Saturday, February 12, 2011

Laying the Spirit Bare, Surfacing the Subtext: WHITE AS SILVER, poems by Rane Arroyo

Laying the Spirit Bare, Surfacing the Subtext:
WHITE AS SILVER, poems by Rane Arroyo

by Michael Todd Steffen

The poems in Rane Arroyo’s eleventh published book of poetry, WHITE AS SILVER
(Cervena Barva Press), display an abandon which is also a freedom of the swan’s and of a youthfulness perceiving the potential disorganization of the world in its intimate mirror of that creative silence and secrecy of the artist’s meditation. Odd sequences abound. Time and place lose their specificity in the poet’s far-in-reaching visions:


am I crossing bridges at midnight
as if a twenty-year-old again who
wants to parachute off Miss Liberty?
My America isn’t on a staid map. (“Short Version”, p. 3)

Chicago wears a burning
birthday suit. We can go,
oh, anywhere. Why not
Fisher’s where the thin
poets are all we have for
needles? (“Freed of Innocence”, p. 17)

The liberty of arranging unlikely juxtapositions bespeaks a bearably open spirit directing acceptance from within outward instead of the self being subjected to an impinging, critical environment. In so doing, Arroyo’s text, what we have before us, advances the gambols and surprises we normally only get glimpses of while reading up through the suggestions or subtext of a work. Surprising transpositions of terms spark out from this unusual kiln:

The graffiti artists are now grown-ups,
returned to childhood in prisons for
crimes not about art. Some of them
are in maximum security art galleries. (“Modern Hometown”, p. 4)

When the mortar of undertone becomes the subject, the masonry itself, the imagery of the poem, takes on a hovering disconnected quality, leading to a puzzlement of appearances:

I resist you and take a walk on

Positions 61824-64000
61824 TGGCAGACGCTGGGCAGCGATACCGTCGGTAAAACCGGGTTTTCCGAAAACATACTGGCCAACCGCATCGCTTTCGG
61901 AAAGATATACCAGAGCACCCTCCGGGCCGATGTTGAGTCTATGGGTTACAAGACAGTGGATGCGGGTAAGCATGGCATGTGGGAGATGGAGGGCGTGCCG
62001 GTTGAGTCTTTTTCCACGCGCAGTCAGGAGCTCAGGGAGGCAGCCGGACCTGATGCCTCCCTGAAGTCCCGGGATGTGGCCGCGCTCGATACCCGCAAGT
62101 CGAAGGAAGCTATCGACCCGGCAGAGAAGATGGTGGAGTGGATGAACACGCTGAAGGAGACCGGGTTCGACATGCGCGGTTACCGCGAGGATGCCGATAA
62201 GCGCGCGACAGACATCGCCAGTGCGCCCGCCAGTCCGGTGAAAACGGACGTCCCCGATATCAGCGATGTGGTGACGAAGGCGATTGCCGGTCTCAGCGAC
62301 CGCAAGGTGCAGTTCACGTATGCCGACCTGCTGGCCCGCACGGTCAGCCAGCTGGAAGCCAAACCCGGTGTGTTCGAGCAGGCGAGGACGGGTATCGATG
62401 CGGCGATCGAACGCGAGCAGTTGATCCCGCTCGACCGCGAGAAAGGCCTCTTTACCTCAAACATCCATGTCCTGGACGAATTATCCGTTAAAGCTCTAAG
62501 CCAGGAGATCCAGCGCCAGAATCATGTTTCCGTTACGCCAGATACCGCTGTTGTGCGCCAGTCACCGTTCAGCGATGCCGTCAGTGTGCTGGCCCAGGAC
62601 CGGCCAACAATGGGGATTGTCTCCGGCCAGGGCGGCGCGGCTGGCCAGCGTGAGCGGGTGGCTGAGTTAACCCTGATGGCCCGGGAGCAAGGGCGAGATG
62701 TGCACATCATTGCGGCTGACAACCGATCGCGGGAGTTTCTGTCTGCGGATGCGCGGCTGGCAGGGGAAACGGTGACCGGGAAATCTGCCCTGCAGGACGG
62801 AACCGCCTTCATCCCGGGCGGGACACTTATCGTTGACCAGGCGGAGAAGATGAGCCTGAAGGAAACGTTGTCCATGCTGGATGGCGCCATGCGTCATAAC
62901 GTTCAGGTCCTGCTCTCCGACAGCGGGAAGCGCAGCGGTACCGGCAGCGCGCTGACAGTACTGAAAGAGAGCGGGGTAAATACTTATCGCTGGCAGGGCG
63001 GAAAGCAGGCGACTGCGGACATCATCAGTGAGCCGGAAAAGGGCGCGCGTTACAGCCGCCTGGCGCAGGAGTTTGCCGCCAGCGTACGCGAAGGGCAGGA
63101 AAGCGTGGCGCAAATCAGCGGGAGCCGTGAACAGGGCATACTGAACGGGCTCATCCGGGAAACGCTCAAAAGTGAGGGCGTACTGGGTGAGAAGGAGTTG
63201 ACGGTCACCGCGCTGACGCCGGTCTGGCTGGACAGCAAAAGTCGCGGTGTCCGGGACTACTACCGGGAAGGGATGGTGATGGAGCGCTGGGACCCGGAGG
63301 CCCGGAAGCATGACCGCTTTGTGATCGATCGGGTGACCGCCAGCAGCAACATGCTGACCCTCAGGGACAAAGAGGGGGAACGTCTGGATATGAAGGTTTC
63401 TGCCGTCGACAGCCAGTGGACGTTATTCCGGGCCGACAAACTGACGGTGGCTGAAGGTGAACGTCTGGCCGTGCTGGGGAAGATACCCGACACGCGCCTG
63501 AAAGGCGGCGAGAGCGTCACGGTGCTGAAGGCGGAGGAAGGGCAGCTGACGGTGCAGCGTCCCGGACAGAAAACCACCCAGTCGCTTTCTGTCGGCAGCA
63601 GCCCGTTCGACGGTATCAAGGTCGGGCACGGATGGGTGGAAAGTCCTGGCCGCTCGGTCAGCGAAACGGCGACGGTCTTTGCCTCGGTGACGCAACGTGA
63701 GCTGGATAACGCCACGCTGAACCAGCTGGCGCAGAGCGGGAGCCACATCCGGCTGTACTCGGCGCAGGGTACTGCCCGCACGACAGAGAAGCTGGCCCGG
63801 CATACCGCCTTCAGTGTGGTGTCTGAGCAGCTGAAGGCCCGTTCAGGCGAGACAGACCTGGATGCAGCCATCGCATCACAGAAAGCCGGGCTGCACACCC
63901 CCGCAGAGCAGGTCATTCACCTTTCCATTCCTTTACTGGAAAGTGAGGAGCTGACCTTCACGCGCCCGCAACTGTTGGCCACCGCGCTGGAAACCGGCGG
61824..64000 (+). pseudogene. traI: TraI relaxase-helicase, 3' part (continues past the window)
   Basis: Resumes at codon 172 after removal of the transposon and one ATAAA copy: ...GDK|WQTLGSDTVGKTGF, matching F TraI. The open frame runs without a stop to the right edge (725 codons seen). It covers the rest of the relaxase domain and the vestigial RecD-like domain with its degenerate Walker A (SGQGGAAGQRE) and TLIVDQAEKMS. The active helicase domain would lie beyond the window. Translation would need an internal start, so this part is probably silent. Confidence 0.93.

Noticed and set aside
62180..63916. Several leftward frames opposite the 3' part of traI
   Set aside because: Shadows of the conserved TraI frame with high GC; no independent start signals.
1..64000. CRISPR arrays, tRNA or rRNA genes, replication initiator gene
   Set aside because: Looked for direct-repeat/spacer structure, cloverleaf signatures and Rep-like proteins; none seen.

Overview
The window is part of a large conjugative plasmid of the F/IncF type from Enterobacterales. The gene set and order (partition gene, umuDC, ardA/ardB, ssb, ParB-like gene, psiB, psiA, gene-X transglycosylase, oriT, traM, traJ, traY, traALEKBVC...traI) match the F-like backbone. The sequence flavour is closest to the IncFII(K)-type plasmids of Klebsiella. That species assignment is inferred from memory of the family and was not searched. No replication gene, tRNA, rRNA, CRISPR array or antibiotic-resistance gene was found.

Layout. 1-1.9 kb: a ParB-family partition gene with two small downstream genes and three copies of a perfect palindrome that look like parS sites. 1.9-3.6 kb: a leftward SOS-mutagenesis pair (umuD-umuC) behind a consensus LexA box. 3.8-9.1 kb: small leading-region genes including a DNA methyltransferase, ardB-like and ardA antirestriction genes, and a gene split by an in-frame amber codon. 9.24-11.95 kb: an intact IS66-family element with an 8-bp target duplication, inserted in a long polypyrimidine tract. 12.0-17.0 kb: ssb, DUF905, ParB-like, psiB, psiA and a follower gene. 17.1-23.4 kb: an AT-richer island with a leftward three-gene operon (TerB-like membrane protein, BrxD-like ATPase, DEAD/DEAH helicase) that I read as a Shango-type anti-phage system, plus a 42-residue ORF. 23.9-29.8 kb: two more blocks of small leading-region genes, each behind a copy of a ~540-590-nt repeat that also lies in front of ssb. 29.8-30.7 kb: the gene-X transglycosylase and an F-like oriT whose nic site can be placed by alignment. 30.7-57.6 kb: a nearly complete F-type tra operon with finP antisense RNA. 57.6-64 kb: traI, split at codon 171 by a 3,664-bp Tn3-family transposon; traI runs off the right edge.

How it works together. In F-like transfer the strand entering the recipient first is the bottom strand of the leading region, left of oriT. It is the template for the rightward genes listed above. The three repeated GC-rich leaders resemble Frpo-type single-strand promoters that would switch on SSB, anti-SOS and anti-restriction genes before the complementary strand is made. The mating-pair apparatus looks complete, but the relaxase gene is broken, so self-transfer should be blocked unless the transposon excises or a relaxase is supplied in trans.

a long pier on a shrinking lake.

Women in rowboats whistle down
currents. Men build a lighthouse

for UFOs. I spend the currency of
my eyebrows and leather coat in

shuttered bars on eerie Erie Street.
Men in raincoats ply me with shots

and chagrin… (“My Sex Life”, p. 5)

Everything gets turned around here. More emphatically than most books of American poetry, WHITE AS SILVER, in its literal claim on eminence and assurance, eschews the lucid connectivity of accusative reason in a criminal character:

Under gods, under gaming stars,
under our most honest skin,
waits joy and flight from logic’s thugs. (“Listen”, p. 16)

That is a turn of mind, a sense of humor and defiance, reminiscent of Surrealism, with which Arroyo flares in his frequent use of the copulative structure for odd centaurian terms:

My shadow is a bodyguard
never to taste champagne.

The streets are a tambourine’s
autopsy. Home is a pool

made translucent by breathing
furniture and blue windows. (“Life without Maps”, p. 35)

At the sunset of his day, Arroyo exhibits a zest to demolish common structures, risking the venture of leaving his guests behind in a uniquely understood assembly of language, in his unyielding sequences that do not fail to miff and intrigue us:

A call to pray for Aaron who
is brittle with his bitterness
after seeing his buddy turn
into a bursting chandelier in
a desert darker than thought. (“Radio Evangelist”, p. 26)

Arroyo prestos an astonishing literal surface that will communicate to readers of mosaics. There remains to consider the true reader who is on the quest of acquiring vocabulary and patterns of thought that will guide her or him throughout life, even on life’s tangents, barring some event that demands rethinking and reaffirming everything learned. WHITE AS SILVER (maybe not unlike Pound’s Cantos, or The Book of Revelations, though in a very different, much more modest, personal reach) requires a certain invitation. Lacking common objectives and familiarity, it will not sing to a general audience. Though this can be one of the book’s intimate gifts.

WHITE AS SILVER by Rane Arroyo, 54 pp
available for $15
from Cervena Barva Press
P.O. Box 440357
West Somerville, MA 02144-3222

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